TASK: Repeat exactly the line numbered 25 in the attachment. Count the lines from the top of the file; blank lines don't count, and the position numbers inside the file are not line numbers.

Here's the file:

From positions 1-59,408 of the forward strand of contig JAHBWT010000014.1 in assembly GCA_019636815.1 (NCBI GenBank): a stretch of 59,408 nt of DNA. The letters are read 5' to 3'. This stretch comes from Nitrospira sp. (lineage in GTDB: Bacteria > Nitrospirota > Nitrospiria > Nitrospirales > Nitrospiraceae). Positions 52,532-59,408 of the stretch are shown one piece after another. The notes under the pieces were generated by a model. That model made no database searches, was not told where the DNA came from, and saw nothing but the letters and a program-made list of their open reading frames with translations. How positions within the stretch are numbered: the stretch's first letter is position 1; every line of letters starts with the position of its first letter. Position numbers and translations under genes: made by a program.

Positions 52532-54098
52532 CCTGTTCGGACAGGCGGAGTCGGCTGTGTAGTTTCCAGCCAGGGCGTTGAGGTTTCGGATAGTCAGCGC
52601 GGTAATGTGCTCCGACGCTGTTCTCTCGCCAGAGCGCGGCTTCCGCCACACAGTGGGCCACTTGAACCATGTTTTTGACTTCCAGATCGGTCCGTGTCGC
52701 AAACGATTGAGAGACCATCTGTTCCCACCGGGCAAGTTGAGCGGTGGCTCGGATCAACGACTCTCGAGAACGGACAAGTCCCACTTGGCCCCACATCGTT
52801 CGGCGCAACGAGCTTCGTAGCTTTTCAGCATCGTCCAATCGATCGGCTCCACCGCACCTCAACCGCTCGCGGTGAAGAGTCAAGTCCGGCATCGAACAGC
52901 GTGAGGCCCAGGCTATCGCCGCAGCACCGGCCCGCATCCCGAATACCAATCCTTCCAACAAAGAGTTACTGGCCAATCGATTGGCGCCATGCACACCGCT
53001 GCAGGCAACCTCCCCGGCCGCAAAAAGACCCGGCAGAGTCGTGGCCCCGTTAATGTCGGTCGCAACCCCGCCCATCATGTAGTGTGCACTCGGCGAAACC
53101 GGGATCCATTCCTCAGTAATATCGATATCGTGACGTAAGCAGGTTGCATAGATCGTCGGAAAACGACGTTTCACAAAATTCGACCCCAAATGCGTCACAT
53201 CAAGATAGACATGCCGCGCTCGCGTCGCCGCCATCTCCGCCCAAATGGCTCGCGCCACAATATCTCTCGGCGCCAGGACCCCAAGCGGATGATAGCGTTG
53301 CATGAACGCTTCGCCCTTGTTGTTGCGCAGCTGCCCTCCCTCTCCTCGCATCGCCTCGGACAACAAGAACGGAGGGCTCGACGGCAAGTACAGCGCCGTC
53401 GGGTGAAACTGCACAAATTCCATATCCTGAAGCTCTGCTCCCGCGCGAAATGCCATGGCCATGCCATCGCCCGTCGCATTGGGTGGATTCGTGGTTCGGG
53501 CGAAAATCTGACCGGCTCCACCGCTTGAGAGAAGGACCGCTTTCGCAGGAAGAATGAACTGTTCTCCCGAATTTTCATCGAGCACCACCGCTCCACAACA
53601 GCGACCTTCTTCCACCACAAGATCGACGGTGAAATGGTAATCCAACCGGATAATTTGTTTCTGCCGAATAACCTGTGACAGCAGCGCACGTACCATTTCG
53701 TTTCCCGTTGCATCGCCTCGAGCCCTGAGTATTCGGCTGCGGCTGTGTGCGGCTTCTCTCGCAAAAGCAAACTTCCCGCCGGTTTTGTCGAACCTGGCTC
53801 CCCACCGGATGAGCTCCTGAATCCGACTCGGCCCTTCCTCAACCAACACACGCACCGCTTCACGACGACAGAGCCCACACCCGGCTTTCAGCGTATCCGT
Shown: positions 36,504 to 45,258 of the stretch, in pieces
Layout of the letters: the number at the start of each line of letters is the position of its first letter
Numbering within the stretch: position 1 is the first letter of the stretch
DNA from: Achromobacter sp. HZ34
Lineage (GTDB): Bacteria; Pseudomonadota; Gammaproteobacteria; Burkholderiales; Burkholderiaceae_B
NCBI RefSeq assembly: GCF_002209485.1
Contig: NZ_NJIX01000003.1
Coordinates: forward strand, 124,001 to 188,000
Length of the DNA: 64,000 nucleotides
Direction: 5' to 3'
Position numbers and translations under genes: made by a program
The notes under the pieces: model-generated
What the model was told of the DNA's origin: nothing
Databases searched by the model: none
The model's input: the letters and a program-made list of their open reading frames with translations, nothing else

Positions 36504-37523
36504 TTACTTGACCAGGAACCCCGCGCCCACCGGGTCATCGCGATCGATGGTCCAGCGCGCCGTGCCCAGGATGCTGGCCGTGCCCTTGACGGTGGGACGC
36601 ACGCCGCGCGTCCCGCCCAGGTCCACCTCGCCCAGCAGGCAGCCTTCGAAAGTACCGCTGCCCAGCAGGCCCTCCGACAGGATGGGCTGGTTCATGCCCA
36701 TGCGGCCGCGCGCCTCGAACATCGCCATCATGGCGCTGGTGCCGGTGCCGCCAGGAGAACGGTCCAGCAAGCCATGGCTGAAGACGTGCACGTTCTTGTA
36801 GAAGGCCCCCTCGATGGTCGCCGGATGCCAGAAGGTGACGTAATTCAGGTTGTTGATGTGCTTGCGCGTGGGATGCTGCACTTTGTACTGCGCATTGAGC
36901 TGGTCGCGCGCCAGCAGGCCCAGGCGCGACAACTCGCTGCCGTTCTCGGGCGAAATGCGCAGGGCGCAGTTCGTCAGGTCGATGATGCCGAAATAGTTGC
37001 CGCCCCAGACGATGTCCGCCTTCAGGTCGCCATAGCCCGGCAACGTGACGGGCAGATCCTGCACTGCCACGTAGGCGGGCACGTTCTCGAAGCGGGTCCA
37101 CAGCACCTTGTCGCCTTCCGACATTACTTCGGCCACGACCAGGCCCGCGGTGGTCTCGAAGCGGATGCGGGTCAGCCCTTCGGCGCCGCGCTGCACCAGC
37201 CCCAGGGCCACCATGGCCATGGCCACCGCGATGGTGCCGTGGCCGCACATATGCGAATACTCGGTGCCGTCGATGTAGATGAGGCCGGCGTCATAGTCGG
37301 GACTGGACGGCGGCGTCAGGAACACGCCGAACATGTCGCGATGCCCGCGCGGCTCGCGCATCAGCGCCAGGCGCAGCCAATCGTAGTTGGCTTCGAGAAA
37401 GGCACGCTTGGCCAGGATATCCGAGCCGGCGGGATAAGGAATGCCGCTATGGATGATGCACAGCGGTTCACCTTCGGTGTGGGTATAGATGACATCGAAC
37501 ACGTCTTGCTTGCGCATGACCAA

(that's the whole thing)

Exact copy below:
Length of the DNA: 64,000 nucleotides